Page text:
The first ambulatory patient safety initiative from the Leapfrog Group will not start this year because HHS is trying to make sure the recommendation fits within the parameters another healthcare quality program the federal agency is pushing, Leapfrog officials say.
In a Tuesday conference call with reporters, Leapfrog Group Executive Director Suzanne Delbanco said the Washington-based coalition of large healthcare purchasers hopes to have a draft ambulatory safety proposal out within the next couple of months. However, because the Washington-based organization is working with CMS and the HHS Agency for Healthcare Research and Quality, Delbanco says it "might be another year before it's final."
The proposal, believed to call for advanced ambulatory electronic medical records systems with integrated prescribing tools that send prescriptions directly to pharmacies via electronic data interchange, likely will be part of a Medicare demonstration project that will require a public comment period, Delbanco says.
HHS also wants to make sure that Leapfrog's outpatient CPOE standard is "completely synchronized" with treatment regimens under the CMS Doctors Office Quality (DOQ) project, Delbanco says.
CMS has said DOQ would determine the effectiveness of various strategies for measuring clinical quality, systems of care and patient experiences. That test, which had been set to begin this summer, is on hold while the government negotiates to use AMA-developed performance measures for at least eight ambulatory procedures and conditions.
Instead of an ambulatory plan as the fourth "leap," Delbanco says the Leapfrog Group likely will adopt a recommendation from a list of 30 safe practices published by the National Quality Forum, a patient safety advocacy group headed by former Veterans Health Administration chief Kenneth Kizer, M.D. The NQF list includes the three existing Leapfrog acute care initiatives.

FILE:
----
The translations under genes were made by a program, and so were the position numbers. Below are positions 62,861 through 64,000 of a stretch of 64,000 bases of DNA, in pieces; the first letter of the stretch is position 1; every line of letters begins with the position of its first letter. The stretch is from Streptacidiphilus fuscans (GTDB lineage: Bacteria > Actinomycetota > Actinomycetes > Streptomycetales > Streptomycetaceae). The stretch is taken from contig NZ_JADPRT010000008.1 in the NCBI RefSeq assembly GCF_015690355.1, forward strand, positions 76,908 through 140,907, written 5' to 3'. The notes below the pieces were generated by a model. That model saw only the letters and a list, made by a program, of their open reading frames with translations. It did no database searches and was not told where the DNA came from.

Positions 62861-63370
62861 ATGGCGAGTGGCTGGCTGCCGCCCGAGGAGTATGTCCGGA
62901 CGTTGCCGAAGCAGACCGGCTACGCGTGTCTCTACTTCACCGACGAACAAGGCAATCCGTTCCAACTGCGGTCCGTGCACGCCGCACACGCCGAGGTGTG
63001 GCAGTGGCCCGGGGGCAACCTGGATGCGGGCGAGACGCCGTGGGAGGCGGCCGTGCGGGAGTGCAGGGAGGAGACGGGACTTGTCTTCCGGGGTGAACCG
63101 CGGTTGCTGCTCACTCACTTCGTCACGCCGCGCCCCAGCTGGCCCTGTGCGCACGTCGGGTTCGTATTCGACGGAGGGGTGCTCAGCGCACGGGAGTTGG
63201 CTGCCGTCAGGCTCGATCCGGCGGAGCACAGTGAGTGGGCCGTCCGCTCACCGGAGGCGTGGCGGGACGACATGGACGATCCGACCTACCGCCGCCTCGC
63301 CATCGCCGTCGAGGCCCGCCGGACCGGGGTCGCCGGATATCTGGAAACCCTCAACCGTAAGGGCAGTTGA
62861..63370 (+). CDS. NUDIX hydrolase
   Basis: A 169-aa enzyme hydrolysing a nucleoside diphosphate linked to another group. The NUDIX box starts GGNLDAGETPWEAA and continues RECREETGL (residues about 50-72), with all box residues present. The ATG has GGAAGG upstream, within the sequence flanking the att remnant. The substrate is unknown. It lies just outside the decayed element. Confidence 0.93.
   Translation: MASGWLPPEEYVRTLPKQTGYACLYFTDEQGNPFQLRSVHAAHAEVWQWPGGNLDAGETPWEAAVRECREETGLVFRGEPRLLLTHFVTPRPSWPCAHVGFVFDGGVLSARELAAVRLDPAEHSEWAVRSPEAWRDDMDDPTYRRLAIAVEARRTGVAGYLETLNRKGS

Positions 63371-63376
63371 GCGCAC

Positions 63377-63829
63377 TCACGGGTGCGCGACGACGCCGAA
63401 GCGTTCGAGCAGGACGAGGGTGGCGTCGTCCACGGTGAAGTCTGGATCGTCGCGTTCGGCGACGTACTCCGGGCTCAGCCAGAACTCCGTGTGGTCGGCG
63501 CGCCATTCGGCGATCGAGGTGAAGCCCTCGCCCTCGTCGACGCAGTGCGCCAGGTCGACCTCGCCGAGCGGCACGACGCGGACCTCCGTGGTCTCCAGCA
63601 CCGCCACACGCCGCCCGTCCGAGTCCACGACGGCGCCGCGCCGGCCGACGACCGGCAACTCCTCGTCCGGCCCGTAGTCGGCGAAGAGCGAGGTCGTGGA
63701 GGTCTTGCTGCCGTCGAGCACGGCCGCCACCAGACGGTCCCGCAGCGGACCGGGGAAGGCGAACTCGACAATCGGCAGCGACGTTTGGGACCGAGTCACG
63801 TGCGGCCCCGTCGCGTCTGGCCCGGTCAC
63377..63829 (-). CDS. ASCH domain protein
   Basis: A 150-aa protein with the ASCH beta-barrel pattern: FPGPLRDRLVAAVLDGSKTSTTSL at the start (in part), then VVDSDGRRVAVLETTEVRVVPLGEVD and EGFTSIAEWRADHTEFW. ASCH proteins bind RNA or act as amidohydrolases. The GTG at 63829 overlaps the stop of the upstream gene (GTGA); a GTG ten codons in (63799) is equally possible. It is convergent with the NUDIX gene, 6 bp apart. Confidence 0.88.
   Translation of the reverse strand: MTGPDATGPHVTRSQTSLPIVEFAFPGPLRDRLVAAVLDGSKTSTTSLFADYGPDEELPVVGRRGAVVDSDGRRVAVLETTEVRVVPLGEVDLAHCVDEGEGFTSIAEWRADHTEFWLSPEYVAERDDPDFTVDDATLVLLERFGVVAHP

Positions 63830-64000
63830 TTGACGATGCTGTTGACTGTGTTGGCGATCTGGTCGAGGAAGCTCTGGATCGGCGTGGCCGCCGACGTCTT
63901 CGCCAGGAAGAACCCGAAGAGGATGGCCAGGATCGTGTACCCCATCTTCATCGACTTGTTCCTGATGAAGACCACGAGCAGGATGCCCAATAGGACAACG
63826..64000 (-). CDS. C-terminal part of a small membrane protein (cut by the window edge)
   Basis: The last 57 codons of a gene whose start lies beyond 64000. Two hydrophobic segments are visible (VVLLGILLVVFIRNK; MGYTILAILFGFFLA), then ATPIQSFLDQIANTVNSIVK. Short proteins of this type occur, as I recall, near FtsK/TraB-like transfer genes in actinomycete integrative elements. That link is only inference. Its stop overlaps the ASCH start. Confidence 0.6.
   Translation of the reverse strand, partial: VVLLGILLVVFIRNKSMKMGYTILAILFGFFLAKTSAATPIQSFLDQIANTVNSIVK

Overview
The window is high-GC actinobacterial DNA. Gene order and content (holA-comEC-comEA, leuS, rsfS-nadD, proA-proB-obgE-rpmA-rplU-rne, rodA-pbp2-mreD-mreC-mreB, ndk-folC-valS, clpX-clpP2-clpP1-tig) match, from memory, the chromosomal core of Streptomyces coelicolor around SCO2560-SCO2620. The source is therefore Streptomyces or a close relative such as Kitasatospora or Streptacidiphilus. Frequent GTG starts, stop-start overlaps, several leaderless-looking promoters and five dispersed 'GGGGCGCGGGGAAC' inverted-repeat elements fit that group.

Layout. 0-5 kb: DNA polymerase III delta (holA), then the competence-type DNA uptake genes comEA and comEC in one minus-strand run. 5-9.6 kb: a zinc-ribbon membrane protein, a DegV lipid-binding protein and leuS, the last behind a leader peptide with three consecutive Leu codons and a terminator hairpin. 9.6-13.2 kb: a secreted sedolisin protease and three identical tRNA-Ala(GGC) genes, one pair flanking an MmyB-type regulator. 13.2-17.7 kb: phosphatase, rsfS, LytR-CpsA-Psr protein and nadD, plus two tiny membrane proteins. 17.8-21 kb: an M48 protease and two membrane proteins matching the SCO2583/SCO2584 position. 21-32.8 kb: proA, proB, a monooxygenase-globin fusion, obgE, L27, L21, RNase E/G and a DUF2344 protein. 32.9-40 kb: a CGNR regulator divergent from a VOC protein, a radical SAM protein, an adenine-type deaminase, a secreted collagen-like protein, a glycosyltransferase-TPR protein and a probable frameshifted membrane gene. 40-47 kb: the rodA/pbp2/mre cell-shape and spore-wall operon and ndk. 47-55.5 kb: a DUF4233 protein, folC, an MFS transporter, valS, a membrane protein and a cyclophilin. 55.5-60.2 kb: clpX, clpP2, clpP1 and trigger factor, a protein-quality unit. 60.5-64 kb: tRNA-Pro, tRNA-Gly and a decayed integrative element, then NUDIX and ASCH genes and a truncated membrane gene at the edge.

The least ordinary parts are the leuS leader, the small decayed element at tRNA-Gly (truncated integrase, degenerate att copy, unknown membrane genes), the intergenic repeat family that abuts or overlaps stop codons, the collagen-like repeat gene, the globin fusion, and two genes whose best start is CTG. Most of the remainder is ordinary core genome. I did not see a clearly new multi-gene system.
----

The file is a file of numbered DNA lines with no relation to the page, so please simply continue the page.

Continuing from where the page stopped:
Also today, the Leapfrog Group announced that it now has data from 1,012 hospitals that have reported whether they comply with the Leapfrog safety recommendations: CPOE, intensivist care and evidence-based hospital referral for seven high-risk procedures and conditions. That is 58.9% more than the 637 facilities that had answered the ongoing survey at this time last year.
The respondents include 377 hospitals outside the 22 geographic areas that Leapfrog has targeted for safety improvement to date.
According to the latest results, nearly 39% of the more than 1,000 hospitals meet at least one Leapfrog standard.
Just 4.1% of the hospitals in the 22 rollout regions have fully implemented CPOE, though 17.2% say they will complete implementation by 2005, according to the Leapfrog Group.
Additionally, 22.3% of those facilities with intensive care units have implemented an intensivist program--twice the rate of a year ago, the group says.